Introduction to Google Analytics

I realized that my last post on big data might have been a bit too advanced for most readers of this blog. So I’m going to start off by talking about a technology that almost everyone who owns a website can use so that they can get started on learning how to gather and analyse data.

Google Analytics is a free analytics tool that is provided by Google. It was a game changer when it was introduced because all other analytics software was paid and this was the first true free version.

Why Website Owners Need Google Analytics

You use Google Analytics to help you answer some of the most basic questions that every website owner needs to answer. These include knowing how many visitors come to your site, which pages they come in from, the location of your visitors, do they visit via desktop, tablet or mobile, which pages on your website are the most popular and so on. At the more advanced level, you may want to start tracking things such as the number of visitors who go to your website who convert to a customer, what path or conversion funnel they took to convert, cohort analysis and so on.

Without Google Analytics, it would be almost impossible for you to know all this information.

Types of Google Analytics Reports

types of google analytics reports

There are various types of reports available on Google Analytics to help you in your analysis. These are pre-made, which means that you do not have to spend time setting them up.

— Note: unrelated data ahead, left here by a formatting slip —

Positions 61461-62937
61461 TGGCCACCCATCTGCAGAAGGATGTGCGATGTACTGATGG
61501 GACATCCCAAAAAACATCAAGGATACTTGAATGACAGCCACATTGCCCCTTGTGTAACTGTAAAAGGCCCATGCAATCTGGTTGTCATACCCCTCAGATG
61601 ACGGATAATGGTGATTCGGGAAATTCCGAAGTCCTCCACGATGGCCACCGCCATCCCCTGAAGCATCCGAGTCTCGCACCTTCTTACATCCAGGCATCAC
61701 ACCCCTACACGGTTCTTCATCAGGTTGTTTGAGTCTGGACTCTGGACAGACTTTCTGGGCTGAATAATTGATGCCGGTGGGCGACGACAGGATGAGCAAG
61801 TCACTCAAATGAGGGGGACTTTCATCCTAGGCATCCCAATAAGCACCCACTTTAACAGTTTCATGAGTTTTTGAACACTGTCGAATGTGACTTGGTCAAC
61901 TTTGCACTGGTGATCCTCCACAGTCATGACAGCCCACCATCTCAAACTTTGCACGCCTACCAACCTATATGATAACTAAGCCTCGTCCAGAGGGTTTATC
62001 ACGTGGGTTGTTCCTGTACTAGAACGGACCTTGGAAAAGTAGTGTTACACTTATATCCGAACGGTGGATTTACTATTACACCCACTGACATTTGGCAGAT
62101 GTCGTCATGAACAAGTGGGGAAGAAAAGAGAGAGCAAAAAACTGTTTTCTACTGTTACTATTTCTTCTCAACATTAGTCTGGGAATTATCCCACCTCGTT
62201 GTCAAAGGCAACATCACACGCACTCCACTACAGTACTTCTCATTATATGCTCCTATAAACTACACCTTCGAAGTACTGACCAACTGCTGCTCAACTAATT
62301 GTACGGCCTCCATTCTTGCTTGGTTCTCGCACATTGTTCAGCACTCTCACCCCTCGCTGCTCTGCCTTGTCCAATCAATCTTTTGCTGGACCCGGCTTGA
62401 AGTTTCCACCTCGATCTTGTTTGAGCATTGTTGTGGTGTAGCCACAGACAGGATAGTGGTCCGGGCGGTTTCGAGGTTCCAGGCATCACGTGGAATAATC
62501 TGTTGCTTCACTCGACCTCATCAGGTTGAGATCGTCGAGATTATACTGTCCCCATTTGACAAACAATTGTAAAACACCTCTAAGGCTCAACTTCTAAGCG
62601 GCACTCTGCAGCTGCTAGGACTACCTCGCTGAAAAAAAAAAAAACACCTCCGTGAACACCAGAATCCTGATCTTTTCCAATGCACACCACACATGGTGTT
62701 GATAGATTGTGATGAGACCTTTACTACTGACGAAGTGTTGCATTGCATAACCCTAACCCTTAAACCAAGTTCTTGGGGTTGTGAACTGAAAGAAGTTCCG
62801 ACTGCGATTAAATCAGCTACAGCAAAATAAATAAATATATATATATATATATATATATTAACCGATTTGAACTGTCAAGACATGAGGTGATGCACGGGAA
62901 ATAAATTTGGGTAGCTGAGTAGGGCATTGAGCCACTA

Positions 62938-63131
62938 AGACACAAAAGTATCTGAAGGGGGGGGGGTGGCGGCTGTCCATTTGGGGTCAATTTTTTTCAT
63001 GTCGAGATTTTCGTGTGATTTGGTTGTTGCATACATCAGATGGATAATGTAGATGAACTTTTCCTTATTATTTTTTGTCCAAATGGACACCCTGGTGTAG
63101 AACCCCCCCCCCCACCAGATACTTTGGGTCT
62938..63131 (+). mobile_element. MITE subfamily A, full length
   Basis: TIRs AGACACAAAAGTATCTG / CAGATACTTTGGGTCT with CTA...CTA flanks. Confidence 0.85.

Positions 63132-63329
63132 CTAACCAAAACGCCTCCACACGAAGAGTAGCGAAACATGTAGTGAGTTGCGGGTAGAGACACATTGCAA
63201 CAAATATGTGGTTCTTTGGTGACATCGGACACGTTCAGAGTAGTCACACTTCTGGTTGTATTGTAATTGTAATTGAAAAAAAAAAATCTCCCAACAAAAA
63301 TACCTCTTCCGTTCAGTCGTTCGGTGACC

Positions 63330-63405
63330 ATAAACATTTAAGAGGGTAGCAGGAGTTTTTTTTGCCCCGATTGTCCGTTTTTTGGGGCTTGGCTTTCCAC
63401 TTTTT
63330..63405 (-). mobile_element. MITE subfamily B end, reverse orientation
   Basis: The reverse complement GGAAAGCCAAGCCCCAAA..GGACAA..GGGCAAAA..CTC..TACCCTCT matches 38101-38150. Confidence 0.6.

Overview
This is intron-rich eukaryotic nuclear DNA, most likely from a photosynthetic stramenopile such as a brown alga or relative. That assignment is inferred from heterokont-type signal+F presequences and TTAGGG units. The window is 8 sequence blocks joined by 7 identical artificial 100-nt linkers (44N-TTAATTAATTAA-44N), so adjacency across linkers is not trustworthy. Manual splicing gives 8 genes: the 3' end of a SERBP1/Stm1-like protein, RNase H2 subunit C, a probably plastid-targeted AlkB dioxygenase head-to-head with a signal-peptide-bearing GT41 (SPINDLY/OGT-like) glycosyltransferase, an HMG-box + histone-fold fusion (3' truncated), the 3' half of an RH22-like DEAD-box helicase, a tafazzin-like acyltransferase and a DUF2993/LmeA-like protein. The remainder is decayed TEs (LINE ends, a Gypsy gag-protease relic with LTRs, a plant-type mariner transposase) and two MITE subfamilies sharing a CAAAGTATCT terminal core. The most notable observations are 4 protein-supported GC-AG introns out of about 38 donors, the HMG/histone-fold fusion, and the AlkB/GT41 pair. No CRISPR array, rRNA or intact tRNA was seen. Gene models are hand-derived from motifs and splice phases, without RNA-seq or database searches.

Some of the most popular reports are included below:

Audience Reports

The Audience Report focuses on the behaviour and characteristics of your website visitors. You can find out things such as their age and gender, their general interests, where they live, what they do while they are on their site and the kinds of technology that they use.

Acquisition Reports

These will help you understand how your website visitors find their way to your website. You can break them down according to the main channels of traffic that include organic search, social, referral or direct traffic.

There are other reports here that allow you to go into a deeper dive for each channel. If you do decide to connect your Google Analytics to your Google Search Console, you will be able to learn even more about how well your site is doing in the organic search channel as it provides you with additional useful information.

Behaviour Reports

For me, I like diving deep into the behaviour reports as they help me better understand how my website visitors are consuming my content. Content takes a long time to create, so it’s important that my uses find them valuable if not I am just wasting my time.

The behaviour reports will let you see the top pages of your site, the top entry pages (where they come from) as well as the top exit pages (where people exit your site from).

You should also set up site search tracking as this will help you track the types of keywords that your visitors use to search around your website.

Site speed is also another important criteria in succeeding in online marketing these days. It is estimated that for every 1 second delay in site speed, Amazon could lose billions of dollars. Check your site speed and see what you can do to improve it.

What are your favourite reports in Google Analytics? Share with us in the comments section below and let’s have a lively discussion going on!